In the local elections the Conservatives lost over 1300 seats, Labour did not gain but lost around eighty, the Liberal Democrats put on just over 700, the Greens six short of 200 and Independents with tiny parties added over 600. The good news is that the increasingly racist UKIP went down by over 140. They have shown that people won't vote for a racist leaning party, with Islamophobia rife. This must be the good news.
So the socialist revolution will have to wait. The fact is that Jeremy Corbyn and the leadership of Labour remain a liability. The attachment of remainers to the Labour cause, with those blue European Union flags at Labour rallies in the 2017 General Election, the attraction of the young, seem to have faded away. I understand that even Tony Robinson has left the Labour Party, some time on the National Executive Committee.
I'm pleased that the Conservatives have, in the end, had a drubbing. They deserve it for utter incompetence, for political drift beyond the EU mess, and continued austerity and poverty happening to children. They gambled the country to save their party, and the party should split.
The Coalition may have gone on too long and had net negative effects, but compared with today its standard of government - actual cabinet government as well - was a model of proper interaction between ministers and with civil servants.
Perhaps now the one positive that the Liberal Democrats took from the Coalition was competence. And the rest of the legacy is fading. The clarity of the Liberal Democrat message was very helpful. They and the Greens picked up votes for remain, the Greens being the radical wing of politics, close to Corbyn in some senses but not Statist.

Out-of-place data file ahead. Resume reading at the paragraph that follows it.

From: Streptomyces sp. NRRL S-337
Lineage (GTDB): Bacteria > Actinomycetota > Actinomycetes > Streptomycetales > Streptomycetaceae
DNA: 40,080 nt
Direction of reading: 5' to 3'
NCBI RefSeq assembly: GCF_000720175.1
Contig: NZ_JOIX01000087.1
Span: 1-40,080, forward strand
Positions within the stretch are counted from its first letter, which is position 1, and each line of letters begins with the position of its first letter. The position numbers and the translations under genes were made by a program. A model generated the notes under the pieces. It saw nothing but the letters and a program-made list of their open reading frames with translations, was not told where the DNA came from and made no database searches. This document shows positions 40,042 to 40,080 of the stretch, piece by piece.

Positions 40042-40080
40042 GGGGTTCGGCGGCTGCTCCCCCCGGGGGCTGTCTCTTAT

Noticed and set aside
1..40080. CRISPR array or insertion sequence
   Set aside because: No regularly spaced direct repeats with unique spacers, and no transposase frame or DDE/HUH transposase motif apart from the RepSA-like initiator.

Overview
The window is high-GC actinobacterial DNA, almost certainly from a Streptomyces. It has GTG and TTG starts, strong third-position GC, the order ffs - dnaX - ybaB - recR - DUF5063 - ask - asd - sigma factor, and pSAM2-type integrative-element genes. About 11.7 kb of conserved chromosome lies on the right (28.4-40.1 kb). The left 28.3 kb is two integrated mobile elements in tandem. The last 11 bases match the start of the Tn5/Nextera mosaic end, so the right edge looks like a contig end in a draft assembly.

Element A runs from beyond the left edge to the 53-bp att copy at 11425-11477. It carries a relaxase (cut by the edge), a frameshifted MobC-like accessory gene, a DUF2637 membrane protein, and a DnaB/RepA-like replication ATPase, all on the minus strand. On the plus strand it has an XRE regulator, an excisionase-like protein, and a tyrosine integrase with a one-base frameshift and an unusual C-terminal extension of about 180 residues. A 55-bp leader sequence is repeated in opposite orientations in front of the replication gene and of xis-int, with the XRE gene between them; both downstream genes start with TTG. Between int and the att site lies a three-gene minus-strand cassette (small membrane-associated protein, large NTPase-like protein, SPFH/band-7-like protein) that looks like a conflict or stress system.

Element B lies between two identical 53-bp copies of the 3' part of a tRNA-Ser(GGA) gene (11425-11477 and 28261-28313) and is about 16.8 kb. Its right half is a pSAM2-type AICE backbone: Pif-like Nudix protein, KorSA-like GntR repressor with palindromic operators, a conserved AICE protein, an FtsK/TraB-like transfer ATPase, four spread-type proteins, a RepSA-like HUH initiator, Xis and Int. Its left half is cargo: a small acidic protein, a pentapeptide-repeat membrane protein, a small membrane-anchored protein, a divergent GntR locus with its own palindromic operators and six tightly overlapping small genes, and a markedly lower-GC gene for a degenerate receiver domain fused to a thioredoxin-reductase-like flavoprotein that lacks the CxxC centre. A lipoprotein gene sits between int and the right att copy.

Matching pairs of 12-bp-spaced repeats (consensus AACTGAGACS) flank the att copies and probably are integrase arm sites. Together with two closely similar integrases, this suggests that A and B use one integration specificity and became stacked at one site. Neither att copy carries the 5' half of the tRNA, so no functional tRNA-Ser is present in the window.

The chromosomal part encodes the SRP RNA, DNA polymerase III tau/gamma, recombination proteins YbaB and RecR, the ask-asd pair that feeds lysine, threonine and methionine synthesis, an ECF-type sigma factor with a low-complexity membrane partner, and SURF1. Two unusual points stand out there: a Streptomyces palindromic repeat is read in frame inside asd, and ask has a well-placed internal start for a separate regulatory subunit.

However, there could be a perverse outcome to the success of the remainer vote. It is that Labour sees the need to get the poison of 'Brexit' out of the way and cook up a back-room deal. The reason they won't is if they are seen to deliver a Tory Brexit, or facilitate a change of Tory leader to an extreme leaver who throws away the political declaration that would be more Labour.
Remember that the Tory government had a long Political Cabinet before a long Government Cabinet and when, afterwards, Labour was invited into talks, none of the Cabinet split. The reason was, surely, that this spread the blame to Labour. As a former member said when chatting to me soon after, this was a damned if you don't damned if you do move. Labour's response that it was trying to bring the country together didn't transmit to positive reception.
Next up are the European Parliament elections, and it now seems that UKIP will be of little challenge to Farage's Brexit Party. But Change UK could well take votes from the Liberal Democrats and Greens. However, those who get there first, like the Liberal Democrats, get the benefit. Chris Leslie for Change UK, saying that the Liberal Democrats have baggage, ignores the fact that Change UK has MPs full of baggage since 2017. As in the local elections, in the European Parliament elections I shall vote Liberal Democrat if given the choice. I'd vote Change UK if in alliance.
However, on one point I don't agree. I don't believe in having a second referendum. I can see the need for it if there is a back-room deal. Labour cannot stitch us up with the Tories. But, say, if in an imagined world the Liberal Democrats won a General Election, does anyone think they'd hold a referendum to reverse the previous one? Of course not. Winning government would be the referendum. The narrative has to be that the 2016 referendum was advisory, bogus and involved lies and even possible criminality. If you don't like staying in the EU, then win power. This is how to do it, and this is said without denying it still makes British politics in a very difficult place. We are best in and the extensions should turn into revoke. In the end we are either in or we are out, and I will vote for in, and for an ever closer European confederation, with the UK at its heart.